Equiano was certainly African by descent. The circumstantial evidence that Equiano was also African-American by birth and African-British by choice is compelling but not absolutely conclusive. Although the circumstantial evidence is not equivalent to proof, anyone dealing with Equiano’s life and art must consider it.[7]
According to Carretta, Vassa’s baptismal record and a naval muster roll document him as from South Carolina.[8] Carretta interpreted these anomalies as possible evidence that Equiano had made up the account of his African origins, and adopted material from others. But, Paul Lovejoy, Alexander X. Byrd, and Douglas Chambers note how many general and specific details Carretta can document from sources that related to the slave trade in the 1750s as described by Equiano, including the voyages from Africa to Virginia, sale to Captain Michael Henry Pascal in 1754, and others. They conclude he was more likely telling what he understood as fact than creating a fictional account; his work is shaped as an autobiography.[3][12][25]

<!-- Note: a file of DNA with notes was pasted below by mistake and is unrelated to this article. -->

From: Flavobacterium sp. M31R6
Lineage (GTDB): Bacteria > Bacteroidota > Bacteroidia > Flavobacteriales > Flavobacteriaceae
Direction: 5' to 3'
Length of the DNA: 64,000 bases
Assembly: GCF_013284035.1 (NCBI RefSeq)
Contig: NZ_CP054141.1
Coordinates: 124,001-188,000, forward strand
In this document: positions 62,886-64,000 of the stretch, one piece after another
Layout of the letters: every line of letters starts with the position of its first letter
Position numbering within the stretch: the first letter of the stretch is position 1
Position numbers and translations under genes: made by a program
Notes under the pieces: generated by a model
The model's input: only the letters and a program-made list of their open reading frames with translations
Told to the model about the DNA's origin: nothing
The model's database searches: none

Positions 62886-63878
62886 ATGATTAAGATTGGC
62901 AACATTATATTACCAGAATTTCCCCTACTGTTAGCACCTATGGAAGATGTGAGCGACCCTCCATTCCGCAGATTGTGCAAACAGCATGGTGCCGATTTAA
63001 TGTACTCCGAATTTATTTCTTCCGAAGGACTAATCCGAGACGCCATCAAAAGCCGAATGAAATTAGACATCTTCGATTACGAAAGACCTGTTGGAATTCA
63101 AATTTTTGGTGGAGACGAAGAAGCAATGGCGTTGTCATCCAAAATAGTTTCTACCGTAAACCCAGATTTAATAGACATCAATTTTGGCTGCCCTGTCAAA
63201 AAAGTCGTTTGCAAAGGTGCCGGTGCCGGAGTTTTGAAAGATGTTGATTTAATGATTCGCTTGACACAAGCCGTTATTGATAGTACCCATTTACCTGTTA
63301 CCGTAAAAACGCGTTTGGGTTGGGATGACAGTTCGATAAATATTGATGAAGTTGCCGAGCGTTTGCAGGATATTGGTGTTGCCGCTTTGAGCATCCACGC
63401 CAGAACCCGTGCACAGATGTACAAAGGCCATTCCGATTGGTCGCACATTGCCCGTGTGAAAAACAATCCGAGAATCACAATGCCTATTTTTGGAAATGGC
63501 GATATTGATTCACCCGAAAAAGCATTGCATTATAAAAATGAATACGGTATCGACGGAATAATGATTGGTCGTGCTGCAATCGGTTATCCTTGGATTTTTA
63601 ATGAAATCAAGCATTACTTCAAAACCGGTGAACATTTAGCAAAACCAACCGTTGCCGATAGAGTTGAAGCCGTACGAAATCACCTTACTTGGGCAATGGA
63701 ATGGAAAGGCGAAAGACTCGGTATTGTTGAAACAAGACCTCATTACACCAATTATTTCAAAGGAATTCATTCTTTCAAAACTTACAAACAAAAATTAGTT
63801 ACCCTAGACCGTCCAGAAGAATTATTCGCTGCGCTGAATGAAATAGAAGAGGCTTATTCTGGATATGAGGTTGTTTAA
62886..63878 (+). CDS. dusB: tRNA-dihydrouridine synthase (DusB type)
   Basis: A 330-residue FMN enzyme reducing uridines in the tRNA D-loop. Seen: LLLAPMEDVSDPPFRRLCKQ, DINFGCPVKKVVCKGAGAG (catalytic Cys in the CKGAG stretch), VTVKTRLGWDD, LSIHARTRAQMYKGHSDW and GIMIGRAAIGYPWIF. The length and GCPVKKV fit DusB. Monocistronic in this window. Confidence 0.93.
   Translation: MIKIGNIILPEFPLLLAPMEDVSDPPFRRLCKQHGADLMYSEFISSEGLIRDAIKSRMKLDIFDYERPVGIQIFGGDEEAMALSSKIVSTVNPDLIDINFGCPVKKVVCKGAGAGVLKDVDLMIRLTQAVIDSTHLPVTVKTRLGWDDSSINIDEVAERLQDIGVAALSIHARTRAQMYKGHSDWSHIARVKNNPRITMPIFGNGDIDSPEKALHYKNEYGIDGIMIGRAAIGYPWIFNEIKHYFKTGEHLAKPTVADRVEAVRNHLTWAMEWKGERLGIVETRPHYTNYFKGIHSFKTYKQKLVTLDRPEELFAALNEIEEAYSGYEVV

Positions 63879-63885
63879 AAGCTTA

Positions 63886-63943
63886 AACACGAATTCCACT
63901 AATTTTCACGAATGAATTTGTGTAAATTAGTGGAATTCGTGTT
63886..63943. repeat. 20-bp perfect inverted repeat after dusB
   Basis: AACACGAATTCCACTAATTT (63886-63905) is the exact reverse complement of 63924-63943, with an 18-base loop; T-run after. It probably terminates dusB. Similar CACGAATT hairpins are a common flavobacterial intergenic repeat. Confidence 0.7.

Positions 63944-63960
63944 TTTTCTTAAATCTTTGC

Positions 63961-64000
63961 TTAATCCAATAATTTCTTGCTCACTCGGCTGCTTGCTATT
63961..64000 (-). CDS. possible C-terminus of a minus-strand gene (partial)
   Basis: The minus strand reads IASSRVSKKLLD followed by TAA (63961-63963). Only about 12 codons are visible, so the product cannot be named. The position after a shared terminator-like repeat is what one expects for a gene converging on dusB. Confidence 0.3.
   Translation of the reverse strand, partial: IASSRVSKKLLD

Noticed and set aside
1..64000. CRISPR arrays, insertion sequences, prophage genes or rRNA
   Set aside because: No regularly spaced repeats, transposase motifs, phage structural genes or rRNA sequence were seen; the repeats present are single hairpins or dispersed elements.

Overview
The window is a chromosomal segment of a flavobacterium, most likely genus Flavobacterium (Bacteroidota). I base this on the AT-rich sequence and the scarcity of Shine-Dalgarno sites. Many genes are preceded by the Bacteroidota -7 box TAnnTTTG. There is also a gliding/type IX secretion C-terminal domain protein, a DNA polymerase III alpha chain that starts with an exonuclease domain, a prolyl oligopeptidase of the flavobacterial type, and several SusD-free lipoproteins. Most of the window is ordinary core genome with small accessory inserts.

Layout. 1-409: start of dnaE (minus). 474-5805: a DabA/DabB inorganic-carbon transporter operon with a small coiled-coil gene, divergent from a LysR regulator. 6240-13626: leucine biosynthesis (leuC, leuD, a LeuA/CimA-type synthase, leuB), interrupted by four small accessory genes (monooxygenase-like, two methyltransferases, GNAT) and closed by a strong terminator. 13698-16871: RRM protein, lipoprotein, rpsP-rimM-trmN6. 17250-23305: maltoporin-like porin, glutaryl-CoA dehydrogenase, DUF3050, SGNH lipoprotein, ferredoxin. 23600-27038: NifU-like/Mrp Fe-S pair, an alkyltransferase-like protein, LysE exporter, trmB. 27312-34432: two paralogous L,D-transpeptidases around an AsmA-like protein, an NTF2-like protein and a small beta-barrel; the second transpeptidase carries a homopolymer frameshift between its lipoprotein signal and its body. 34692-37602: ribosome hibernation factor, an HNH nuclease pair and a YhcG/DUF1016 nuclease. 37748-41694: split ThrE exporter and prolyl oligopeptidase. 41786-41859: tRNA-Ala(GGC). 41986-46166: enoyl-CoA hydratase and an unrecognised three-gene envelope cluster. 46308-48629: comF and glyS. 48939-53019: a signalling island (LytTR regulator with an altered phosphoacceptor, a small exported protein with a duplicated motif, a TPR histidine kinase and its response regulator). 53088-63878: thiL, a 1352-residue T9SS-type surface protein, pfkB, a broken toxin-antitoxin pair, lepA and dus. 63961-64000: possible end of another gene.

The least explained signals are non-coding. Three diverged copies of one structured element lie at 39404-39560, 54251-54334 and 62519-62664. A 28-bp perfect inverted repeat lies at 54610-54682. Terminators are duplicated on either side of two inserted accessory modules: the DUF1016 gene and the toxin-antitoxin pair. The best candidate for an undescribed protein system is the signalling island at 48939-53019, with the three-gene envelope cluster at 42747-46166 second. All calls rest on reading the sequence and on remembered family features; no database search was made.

Lovejoy wrote that:
“circumstantial evidence indicates that he was born where he said he was, and that, in fact, The Interesting Narrative is reasonably accurate in its details, although, of course, subject to the same criticisms of selectivity and self-interested distortion that characterize the genre of autobiography.”
Lovejoy uses the name of Vassa in his article, since that was what the man used throughout his life, in “his baptism, his naval records, marriage certificate and will”.[3]He emphasizes that Vassa only used his African name in his autobiography.